By Valerie Frank
Ever since I can remember, I’ve made people laugh. I was always the funny friend, and when I was in my mid-20s I made it official by becoming a Main Stage cast member of ImprovBoston — an improvisational comedy theater in Cambridge, MA. Once I retired from improv to become a suburban mom, I still kept my toe in the comedy scene as an associate producer of Boston’s Women in Comedy Festival, a large multi-day event which helped close the gender gap by showcasing women and their allies across all comedic platforms.
Then in 2018, when I was 44 years old, a really un-funny thing happened to me. While I was reading Mark Manson’s wildly popular self-help book, “The Subtle Art of Not Giving a F*ck,” I noticed a lump in my left breast. You’re reading a cancer blog, so you see where this is going. Contrary to the advice in the book’s title, I was about to give a lot of f*cks.
Once my breast cancer diagnosis was confirmed, my husband Jason and I knew immediately that I should be treated at Dana-Farber. If you’re going to get cancer, it’s extremely lucky to be near Dana-Farber. Jason’s mother had died of breast cancer when he was only 13, and at the time of my diagnosis our three daughters were in elementary and middle school. We understood not to mess around when it came to cancer.
We assembled a Dream Team at Dana-Farber led by Tari King, MD, FACS, chief of Breast Surgery. My doctors soon learned that while I am not always the easiest patient to treat (I do enjoy a good cry, often in their faces at appointments), I am one of the funniest. Despite the gravity of my having stage III breast cancer, we found reason to laugh at every single appointment.
That was when I realized, these people aren’t just doctors… they’re also an audience! If you’ve never done comedy for rowdy fraternity boys at 11 p.m. on a Saturday night, you don’t know how grateful you are for a good audience at 10 a.m. on a Tuesday. Throughout my treatment at Dana-Farber, I have not just felt like a patient. I’ve laughed a lot, and cried a lot. I have felt seen — and known.
Memberships and callbacks
Jason and I were extremely scared, but we became a traveling oddball husband and wife comedy troupe of two. My husband is adorable, but lacking in the hair department. When I bemoaned the loss of my hair, he welcomed me to the Bald Club. And when my hair grew back after treatment, he enjoyed telling everyone that my membership had been revoked.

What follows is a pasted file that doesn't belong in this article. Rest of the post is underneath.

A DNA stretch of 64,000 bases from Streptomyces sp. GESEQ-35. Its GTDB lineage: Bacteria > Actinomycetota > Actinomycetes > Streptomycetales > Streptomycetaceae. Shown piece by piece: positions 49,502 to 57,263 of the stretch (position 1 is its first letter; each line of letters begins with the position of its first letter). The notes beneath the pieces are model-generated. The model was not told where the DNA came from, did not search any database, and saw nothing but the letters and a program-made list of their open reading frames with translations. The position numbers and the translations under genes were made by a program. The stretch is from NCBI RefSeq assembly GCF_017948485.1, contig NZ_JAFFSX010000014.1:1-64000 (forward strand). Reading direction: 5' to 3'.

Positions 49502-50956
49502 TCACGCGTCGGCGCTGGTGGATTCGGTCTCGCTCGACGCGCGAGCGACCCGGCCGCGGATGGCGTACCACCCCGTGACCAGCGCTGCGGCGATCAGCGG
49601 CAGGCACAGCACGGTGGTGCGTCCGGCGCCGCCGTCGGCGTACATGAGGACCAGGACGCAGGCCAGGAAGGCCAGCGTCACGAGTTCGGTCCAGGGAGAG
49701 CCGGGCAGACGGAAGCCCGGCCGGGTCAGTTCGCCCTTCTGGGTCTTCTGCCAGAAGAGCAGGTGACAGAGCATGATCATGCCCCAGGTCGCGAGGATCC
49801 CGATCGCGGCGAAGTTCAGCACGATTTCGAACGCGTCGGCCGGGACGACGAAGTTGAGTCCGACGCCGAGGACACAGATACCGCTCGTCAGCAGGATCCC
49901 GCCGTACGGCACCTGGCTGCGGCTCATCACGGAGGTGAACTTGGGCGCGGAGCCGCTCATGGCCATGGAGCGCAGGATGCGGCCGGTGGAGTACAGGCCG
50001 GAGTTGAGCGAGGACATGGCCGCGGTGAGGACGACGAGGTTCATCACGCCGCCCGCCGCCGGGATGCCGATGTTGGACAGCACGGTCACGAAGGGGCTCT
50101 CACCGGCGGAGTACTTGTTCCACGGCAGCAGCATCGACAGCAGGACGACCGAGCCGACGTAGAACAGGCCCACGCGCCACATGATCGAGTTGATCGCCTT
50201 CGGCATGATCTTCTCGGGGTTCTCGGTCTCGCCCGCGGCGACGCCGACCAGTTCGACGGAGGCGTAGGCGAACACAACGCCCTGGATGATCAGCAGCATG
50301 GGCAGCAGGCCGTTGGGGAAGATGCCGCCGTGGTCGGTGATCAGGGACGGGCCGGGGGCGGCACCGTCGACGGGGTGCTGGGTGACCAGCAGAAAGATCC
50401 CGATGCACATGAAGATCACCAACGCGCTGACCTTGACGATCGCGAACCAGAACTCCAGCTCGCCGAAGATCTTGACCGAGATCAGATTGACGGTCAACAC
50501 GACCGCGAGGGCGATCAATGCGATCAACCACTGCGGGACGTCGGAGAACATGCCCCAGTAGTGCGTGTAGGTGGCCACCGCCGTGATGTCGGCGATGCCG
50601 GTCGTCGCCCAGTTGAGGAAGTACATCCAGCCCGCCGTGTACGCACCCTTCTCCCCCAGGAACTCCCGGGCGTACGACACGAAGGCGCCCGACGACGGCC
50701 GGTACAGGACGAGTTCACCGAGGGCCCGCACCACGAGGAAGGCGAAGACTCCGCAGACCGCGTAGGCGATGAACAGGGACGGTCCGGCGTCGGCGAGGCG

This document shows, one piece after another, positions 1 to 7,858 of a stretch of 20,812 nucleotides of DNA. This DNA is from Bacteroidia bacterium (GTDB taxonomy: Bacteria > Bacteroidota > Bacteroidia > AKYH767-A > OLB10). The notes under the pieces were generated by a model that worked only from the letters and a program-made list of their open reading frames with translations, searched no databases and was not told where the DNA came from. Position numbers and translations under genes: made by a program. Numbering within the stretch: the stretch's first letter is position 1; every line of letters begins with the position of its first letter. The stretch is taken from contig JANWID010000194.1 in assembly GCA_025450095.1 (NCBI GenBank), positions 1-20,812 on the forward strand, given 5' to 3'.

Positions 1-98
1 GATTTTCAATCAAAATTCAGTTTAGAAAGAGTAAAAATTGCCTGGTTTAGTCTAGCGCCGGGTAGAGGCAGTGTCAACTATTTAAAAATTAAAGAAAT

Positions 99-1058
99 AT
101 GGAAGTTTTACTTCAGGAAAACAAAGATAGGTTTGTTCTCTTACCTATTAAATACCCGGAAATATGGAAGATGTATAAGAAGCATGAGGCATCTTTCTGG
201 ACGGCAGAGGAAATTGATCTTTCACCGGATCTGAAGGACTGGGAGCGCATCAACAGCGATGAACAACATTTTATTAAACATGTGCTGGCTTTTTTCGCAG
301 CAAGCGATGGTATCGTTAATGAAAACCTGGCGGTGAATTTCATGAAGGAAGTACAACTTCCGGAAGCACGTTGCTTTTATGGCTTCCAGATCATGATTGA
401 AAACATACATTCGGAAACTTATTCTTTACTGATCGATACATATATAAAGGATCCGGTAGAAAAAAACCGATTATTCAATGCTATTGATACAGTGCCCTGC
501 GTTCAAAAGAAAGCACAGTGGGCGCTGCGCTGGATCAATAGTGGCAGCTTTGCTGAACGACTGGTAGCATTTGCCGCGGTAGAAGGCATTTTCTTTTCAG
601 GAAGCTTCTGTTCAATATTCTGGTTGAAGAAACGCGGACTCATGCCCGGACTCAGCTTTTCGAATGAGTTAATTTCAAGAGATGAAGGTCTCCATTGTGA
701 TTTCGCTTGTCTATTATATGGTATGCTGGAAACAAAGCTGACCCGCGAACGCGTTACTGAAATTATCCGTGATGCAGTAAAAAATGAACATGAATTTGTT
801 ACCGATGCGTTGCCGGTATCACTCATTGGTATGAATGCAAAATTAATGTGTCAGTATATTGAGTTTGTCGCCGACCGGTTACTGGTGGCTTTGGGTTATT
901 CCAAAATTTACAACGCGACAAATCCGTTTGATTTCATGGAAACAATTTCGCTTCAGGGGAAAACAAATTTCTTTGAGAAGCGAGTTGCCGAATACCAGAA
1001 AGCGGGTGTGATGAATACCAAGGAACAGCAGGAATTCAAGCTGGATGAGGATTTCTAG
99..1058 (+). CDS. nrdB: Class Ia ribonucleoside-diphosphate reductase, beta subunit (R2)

Chemo, five surgeries, and many radiation treatments later, I entered survivorship. Yay!
Everyone in comedy knows that a “callback” is a great tool. This is when you make a joke early in a show, and then later in the same set you find a way to return to it. The audience loves it. Well, my cancer thinks it’s some kind of comedian because in January of 2022 it did a callback. I was experiencing some back and shoulder pain. When I went in for some scans, I learned that my cancer had returned in my bones, lungs and liver. It was now stage IV metastatic breast cancer. Well, that callback joke totally bombed. Cancer, please leave the comedy to the professionals.
I tend to find humor in every situation, but at first it was really hard to find the funny aspects of incurable, metastatic breast cancer. I have three teenage daughters, a husband whom I adore, and a life I love. It turns out if you panic and cry enough you might be referred to the amazing Angela Lynn Landerholm, MD, an incredible psychiatrist who sees Dana-Farber patients. I was also struggling with pain control, and so Douglas Brandoff, MD, FAAHPM, my palliative care doctor, became an additional lifeline. To say he is compassionate is like saying Lebron James is kind of good at basketball. Dr. Brandoff is simply the best, and also very tolerant of my potty mouth.
I have done comedy shows in front of easy and tough audiences, but I can honestly say that the easiest person on earth to make laugh is my oncologist Sara Tolaney, MD, MPH, chief of Breast Oncology in Dana-Farber’s Susan F. Smith Center for Women’s Cancers. Cancer may be infectious at times, but you know what’s really infectious? Dr. Tolaney’s laugh! Seriously, if you’re ever headlining at a comedy club, put this doctor in the third row and watch the laughs roll in!
Plenty of material
I am still adjusting to life with a tough diagnosis, and I guess I will be from now on. Sometimes the only person I am really being funny for is myself. When you have cancer, it’s easy for people to say the wrong thing. One “wrong thing” I’ve heard frequently is, “I don’t know how you do it. I could never go through what you’re going through. You’re so strong!” I enjoy replying, “Yeah, when I think of you, I think… she could never do this! Good thing it’s me!” Ha!
Recently, my dog got cancer too. Now, I know what you’re thinking. “No! Not her dog!” Yup.
Anyway, we decided to give our dog two chemo treatments in an attempt to save his life. When we told Dr. Tolaney, she said, “Oh no, I am so sorry. That is so terrible!” To which my husband said, “What’s really terrible is that he’s going to lose all his fur!” Dr. Tolaney looked horrified, until I revealed we were messing with her. Oh, how we all laughed. We howled at the thought of our poor dog, naked.
At that point, my life really became a sad country music song. My dog had cancer, I had cancer. My dog died. Between appointments, I told my favorite nurse practitioner ever, Lindsay Shaw, NP, what had happened. And the next time we saw Dr. Tolaney, she immediately offered her sincerest sympathy. She’s that good a human.
I have a tough road ahead of me, but I know how lucky I am to be where I am. At the time of this blog post, there is no Improv Comic in Residence position at Dana-Farber, but I am working on it. Cancer really sucks, but look at the bright side. It’s material!